Tag: journal club

JC: Apnoeic Oxygenation (again). St.Emlyn’s

  We’ve debated Apnoeic Oxygenation on St.Emlyn’s in the past1. Physiologically it kind of makes sense. The idea that we can put ‘Os up the Nose’ (as someone cleverer than I suggested) to avoid premature

Icatibant for ACE inhibitor induced angioedema

Patients presenting to the ED are tending to get older, have more co-morbidities and take more medications. As this happens, in my experience we seem to see more patients with complications of those medications. Something

Fake news, lies, fraud, errors and statistics. St.Emlyn’s

One of the most inspiring talks at SMACC Dub was delivered by John Carlisle on the subject of fraud in medical publishing. It was inspiring for many reasons, the topic is of real interest to

JC: Pain Scales in the Paediatric ED

I will confess a geeky interest in paediatric pain management (I’ve spoken and written about it before at St Emlyns), so when I spotted this paper published online ahead of print a few months ago

JC: Those who can, do; those who teach, do better. St.Emlyn’s

I’ve always been somewhat irritated by that old adage that ‘Those that can do; those that can’t, teach’. Apart from the obvious intended insult to teachers (which is just rude), it’s also patently not true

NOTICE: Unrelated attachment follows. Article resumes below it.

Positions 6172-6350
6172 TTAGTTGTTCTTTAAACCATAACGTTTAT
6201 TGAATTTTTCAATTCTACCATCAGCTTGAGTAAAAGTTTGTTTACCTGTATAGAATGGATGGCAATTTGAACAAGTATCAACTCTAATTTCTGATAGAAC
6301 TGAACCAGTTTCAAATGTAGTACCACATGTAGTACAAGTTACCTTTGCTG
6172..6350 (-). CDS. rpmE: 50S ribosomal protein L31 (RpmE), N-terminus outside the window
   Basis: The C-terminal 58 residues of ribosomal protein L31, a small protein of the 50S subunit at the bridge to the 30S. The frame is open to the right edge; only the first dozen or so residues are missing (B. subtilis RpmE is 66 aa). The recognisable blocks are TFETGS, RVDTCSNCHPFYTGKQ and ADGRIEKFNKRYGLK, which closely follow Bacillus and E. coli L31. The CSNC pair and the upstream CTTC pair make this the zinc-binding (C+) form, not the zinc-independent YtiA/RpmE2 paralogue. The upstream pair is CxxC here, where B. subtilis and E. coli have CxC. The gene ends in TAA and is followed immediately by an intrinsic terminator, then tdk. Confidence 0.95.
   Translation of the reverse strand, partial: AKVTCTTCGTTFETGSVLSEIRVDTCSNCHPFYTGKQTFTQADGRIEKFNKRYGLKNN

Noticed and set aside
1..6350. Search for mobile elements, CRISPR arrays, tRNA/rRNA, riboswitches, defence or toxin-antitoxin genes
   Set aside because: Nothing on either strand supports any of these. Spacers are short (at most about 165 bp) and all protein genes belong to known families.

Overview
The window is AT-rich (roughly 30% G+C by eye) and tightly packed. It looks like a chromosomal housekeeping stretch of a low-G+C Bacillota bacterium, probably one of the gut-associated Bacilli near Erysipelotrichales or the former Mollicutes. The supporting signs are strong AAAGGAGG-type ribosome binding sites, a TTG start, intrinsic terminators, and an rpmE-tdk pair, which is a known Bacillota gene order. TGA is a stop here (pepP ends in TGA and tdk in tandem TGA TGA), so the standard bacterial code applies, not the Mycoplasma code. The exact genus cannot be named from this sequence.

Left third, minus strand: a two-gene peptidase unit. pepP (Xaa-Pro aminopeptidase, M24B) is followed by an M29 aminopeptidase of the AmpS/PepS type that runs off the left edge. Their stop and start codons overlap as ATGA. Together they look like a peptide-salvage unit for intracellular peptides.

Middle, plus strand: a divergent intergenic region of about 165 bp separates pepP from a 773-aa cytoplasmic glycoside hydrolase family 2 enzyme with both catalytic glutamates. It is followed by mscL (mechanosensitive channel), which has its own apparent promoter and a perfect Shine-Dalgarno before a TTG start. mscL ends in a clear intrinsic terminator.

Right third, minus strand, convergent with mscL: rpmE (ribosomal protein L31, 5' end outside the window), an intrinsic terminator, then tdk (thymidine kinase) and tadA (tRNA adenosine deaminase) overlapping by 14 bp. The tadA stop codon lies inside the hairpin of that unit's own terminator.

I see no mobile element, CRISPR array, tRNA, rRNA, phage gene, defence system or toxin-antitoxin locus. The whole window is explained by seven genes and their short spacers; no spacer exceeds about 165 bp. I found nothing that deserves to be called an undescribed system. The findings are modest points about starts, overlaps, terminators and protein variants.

JC: The Quick-Wee Method for Faster Clean Catch Urine Collection

The wilful nature of children is responsible for a lot of the facial expressions we see in the paediatric emergency department but few parents are as frustrated as those waiting… and waiting… and waiting for

JC: Vitamin SCepTiC?

        We all love the idea of a magic bullet for sepsis. Despite having had our fingers burnt here before (like this time, and this time and that time…), the search continues

Top 10+1 trauma papers 2016-17. St.Emlyn’s

This week I am off to one of the most enjoyable conferences I can get to in the UK. The Trauma Care conference is usually held around the Midlands and brings together everyone involved in

JC: Intubate or not intubate? That is the question…

    Clinical scenario: A multi-morbid, elderly patient with renal failure and recently diagnosed hyperkalaemia suffers a cardiac arrest in your busy resuscitation area before you can start appropriate treatment. You start CPR with a fully

JC: Turn it Down to 11 – Benzos for Back Pain

The topic of lower back pain of undifferentiated origin is one that is close to my heart for at least two reasons. The first one is professional, as daily we see and manage a significant


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